• “a return to the War on Terror”? When did that war end, exactly? Isn’t it still going on in Afghanistan, to name but one imperialist front?

      Deep Green Resistance is wrong for many of the reasons outlined in Ian’s review and the comments, but calling it “terrorist tactics” is simply hyperbole.

      Contrary to what the owners of capital would have you believe, not all anti-capitalist violence is terrorism. Terrorism consists of violent attacks on civilians. That’s not what DGR is advocating. 

      • Jeff, I think you have to consider the actual results of small bands of eco-warriors launching attacks on the world’s energy infrastructure.  The repercussions would mean many many lives lost after installations have been attacked due to the destruction of vital services like water purification to give just one example.  Take a look at what the destruction of power generators meant for the Iraqi people in 1991.  As the review points out:

        “If even partially successful, the social and economic chaos caused by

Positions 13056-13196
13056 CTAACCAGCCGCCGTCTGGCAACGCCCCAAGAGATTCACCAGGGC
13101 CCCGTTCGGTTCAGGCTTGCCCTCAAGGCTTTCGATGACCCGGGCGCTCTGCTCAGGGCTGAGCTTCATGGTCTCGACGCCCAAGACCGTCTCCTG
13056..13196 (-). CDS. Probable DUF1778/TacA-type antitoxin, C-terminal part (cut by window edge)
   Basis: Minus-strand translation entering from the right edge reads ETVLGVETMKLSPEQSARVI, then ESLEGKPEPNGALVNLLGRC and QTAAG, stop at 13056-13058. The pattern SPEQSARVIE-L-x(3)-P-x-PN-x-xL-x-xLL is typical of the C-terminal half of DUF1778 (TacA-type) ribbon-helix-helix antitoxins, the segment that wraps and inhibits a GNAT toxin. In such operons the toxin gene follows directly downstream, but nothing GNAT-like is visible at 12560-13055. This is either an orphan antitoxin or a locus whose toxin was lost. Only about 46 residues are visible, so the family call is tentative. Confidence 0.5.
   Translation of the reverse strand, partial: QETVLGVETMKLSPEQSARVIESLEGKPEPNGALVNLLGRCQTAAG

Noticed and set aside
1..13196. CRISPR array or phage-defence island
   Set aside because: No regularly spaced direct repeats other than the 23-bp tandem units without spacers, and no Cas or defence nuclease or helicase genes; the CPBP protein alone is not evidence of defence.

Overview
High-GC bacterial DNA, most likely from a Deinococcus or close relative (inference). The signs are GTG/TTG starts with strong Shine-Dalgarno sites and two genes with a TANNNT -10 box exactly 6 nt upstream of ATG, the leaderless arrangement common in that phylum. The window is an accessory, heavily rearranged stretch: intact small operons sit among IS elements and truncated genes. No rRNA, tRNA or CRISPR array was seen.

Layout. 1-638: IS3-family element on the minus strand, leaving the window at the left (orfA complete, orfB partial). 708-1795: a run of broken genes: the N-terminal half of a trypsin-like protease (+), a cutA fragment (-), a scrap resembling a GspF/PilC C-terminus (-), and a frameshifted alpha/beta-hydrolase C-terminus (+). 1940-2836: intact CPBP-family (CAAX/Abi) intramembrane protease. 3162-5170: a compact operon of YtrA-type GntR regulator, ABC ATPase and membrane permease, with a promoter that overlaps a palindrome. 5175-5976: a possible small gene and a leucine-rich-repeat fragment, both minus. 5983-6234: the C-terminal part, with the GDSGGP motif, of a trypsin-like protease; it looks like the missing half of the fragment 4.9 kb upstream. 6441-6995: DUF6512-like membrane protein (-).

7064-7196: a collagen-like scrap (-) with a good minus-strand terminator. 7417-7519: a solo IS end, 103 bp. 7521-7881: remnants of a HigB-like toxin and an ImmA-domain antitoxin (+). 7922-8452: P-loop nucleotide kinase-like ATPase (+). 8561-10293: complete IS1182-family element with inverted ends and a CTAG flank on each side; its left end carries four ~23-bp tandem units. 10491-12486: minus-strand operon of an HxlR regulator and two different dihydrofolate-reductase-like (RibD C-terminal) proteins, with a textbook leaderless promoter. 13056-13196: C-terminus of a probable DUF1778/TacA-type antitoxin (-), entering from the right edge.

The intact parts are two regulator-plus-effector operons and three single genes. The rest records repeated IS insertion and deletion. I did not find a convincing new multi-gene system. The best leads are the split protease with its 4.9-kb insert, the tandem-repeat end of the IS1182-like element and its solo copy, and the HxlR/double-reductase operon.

such a campaign would be felt most severely by the poor and oppressed. DGR’s authors face that prospect with appalling equanimity:

        “We’ll all have to deal with the social consequences as
        best we can. Besides, rapid collapse is ultimately good for humans —
        even if there is a die-off — because at least some people survive.”

        I think the burden is on you to show how these tactics are not terrorist.  I agree that some acts of sabotage can be carried out without necessarily being terrorist and threatening human lives but that certainly isn’t the case with what DGR has proposed.  I think it is even quite naive to think that carrying out such attacks on the scale they are suggesting could be done without some people getting killed directly in the act.